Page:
Nilsen interview broadcast after appeal is rejected

Crime Correspondent,Terry Kirby
Wednesday 27 January 1993 00:02 GMT

The controversial television interview with the serial killer Dennis Nilsen was broadcast last night after the Court of Appeal refused to overturn the decision of the High Court to reject a Home Office attempt to ban screening.

In the Central Television documentary on profiles of offenders, Murder in Mind, shown on the ITV network last night, Nilsen is seen talking about his crimes in grisly detail and without remorse.

After viewing the documentary, Sir Thomas Bingham, the Master of the Rolls, and Lords Justices McCowan and Hirst refused the Home Office's appeal against the High Court's decision earlier yesterday, saying they could see no grounds to intervene. The High Court judge, Mr Justice Aldous, had said the programme could be screened in the public interest.

He said screening would make no difference to a full hearing on the case. The Home Office has claimed the interview infringes copyright and was for police use only; it says permission was witheld because of the policy of not allowing interviews with those convicted of very serious crimes and that broadcasting would cause distress to relatives of Nilsen's victims and enhance his notoriety. It alleges that Mike Morley, the producer, tricked his way into Albany prison to film the interview in conjunction with police and Paul Britton, a clinical psychologist. Mr Morley denied subterfuge, but admitted making an unauthorised copy of the tape, and claims he owns the copyright.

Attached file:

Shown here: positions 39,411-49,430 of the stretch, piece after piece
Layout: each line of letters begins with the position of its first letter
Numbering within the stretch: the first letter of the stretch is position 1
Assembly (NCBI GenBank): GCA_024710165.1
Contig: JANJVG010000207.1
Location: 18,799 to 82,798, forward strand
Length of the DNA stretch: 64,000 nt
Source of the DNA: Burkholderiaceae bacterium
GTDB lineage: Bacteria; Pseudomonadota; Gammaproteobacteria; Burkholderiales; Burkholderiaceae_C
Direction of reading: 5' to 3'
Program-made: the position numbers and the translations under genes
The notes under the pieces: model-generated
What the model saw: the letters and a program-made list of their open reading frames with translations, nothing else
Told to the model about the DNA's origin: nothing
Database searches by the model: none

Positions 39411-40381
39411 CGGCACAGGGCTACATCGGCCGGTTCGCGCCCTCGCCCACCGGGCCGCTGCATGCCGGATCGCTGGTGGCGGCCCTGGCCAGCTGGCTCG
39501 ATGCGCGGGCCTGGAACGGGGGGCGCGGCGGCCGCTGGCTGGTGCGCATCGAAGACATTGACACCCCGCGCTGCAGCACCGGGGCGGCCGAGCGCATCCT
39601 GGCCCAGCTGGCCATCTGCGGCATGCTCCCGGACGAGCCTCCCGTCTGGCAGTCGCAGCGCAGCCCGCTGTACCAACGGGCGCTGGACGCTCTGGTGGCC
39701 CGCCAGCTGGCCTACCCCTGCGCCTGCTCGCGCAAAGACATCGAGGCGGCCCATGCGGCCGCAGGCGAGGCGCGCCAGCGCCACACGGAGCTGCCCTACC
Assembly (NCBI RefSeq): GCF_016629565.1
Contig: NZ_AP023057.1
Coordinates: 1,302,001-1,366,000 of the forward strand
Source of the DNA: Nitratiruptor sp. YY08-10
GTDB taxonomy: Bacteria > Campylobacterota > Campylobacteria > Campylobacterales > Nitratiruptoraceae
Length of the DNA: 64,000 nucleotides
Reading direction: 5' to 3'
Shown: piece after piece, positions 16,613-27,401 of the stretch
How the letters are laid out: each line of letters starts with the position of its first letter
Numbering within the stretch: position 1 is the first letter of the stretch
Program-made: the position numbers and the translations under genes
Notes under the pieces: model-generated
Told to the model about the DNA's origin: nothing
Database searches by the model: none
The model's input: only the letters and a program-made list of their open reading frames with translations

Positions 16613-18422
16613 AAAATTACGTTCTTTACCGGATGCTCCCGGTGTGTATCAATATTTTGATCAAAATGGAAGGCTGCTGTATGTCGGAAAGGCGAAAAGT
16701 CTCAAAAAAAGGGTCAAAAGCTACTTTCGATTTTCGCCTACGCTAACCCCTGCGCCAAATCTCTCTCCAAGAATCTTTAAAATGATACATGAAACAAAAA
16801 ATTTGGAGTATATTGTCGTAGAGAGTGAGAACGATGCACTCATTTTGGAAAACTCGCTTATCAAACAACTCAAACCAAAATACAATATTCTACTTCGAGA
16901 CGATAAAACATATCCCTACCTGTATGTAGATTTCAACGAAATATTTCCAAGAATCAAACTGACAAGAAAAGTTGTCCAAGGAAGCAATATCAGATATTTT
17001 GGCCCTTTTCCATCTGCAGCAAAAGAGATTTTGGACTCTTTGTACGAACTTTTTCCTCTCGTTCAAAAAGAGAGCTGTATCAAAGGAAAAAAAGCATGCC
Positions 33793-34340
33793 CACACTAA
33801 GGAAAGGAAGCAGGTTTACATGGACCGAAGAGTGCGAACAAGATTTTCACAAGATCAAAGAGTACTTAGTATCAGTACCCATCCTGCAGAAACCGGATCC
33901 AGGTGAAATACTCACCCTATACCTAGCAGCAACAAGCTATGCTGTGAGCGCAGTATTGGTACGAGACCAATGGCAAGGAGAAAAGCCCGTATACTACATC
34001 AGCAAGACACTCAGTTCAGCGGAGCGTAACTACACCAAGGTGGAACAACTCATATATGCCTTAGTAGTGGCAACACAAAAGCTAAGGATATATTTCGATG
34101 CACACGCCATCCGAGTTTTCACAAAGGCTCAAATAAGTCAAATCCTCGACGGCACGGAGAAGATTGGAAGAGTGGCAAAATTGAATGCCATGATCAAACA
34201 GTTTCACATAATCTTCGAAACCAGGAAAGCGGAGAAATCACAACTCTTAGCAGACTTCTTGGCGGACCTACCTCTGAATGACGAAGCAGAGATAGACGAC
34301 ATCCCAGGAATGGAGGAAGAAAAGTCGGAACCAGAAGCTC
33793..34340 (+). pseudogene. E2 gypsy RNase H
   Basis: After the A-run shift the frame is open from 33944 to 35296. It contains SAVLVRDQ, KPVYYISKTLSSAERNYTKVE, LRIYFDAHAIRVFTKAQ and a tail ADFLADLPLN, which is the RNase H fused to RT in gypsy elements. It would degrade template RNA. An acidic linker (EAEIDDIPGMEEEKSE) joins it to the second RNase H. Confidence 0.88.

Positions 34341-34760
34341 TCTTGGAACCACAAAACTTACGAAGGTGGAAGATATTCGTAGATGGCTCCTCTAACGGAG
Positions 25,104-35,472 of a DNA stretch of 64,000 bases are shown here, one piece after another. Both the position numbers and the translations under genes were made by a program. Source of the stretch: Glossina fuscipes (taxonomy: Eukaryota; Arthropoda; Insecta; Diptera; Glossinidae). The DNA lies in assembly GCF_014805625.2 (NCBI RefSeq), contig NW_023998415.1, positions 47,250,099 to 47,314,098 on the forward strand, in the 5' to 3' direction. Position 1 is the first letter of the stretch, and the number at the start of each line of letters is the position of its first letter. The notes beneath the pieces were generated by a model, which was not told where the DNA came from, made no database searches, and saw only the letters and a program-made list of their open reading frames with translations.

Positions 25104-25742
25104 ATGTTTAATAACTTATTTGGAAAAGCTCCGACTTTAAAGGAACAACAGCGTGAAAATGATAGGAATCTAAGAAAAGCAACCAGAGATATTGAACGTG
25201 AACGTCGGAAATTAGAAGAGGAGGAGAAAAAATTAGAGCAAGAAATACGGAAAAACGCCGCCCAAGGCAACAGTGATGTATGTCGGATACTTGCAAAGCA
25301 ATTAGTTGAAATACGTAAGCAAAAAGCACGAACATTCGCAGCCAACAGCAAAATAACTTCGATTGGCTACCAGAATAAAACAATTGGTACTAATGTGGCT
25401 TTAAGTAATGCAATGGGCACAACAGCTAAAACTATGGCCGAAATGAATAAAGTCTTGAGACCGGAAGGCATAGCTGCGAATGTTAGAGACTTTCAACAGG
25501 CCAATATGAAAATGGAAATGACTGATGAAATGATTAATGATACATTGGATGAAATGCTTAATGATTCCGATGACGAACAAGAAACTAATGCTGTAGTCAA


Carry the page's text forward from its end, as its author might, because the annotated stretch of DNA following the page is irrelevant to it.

In the Court of Appeal, Michael Silverleaf, for the Home Office, said that if the programme was broadcast, the 'cat was out of the bag' and the point of a full hearing on the issues would be lost. 'If the court does not grant the injunction, the effect will be to condone what they have done. It would be a rogues' charter. It is putting someone who doesn't play the game by the book in a better position than someone who does.'

Peter Prescott QC, for Central, repeated that the interview was properly obtained and it was in the public interest for it to be broadcast. He said Nilsen had made a statement saying he thought the programme 'stinks' because it showed him in an unfavourable light and that a 'unique opportunity' had been missed.

After the second hearing, Central offered to insert a voice-over at the start of the programme warning that it contained unpleasant material which might cause distress. Outside the Court of Appeal, Mr Morley said he was 'delighted' at the decision, which was a victory for free speech. 'People will be able to make up their own minds. The information we put into the documentary . . . is in the public interest and that has been upheld on two occasions today.' He denied that the programme was sensationalist.

Earlier, Mr Justice Aldous said it was not a case about free speech or freedom of expression. 'The right of free speech does not involve the right of a serial killer to express his views.'

Although he accepted the principle of Home Office policy, he did not believe the interview would have the effect claimed. He agreed that most relatives would 'feel better if the loss of their loved one was in some way being used to prevent such evils'.

The public would have an insight into 'the cunning and sense of purpose of serial killers'.

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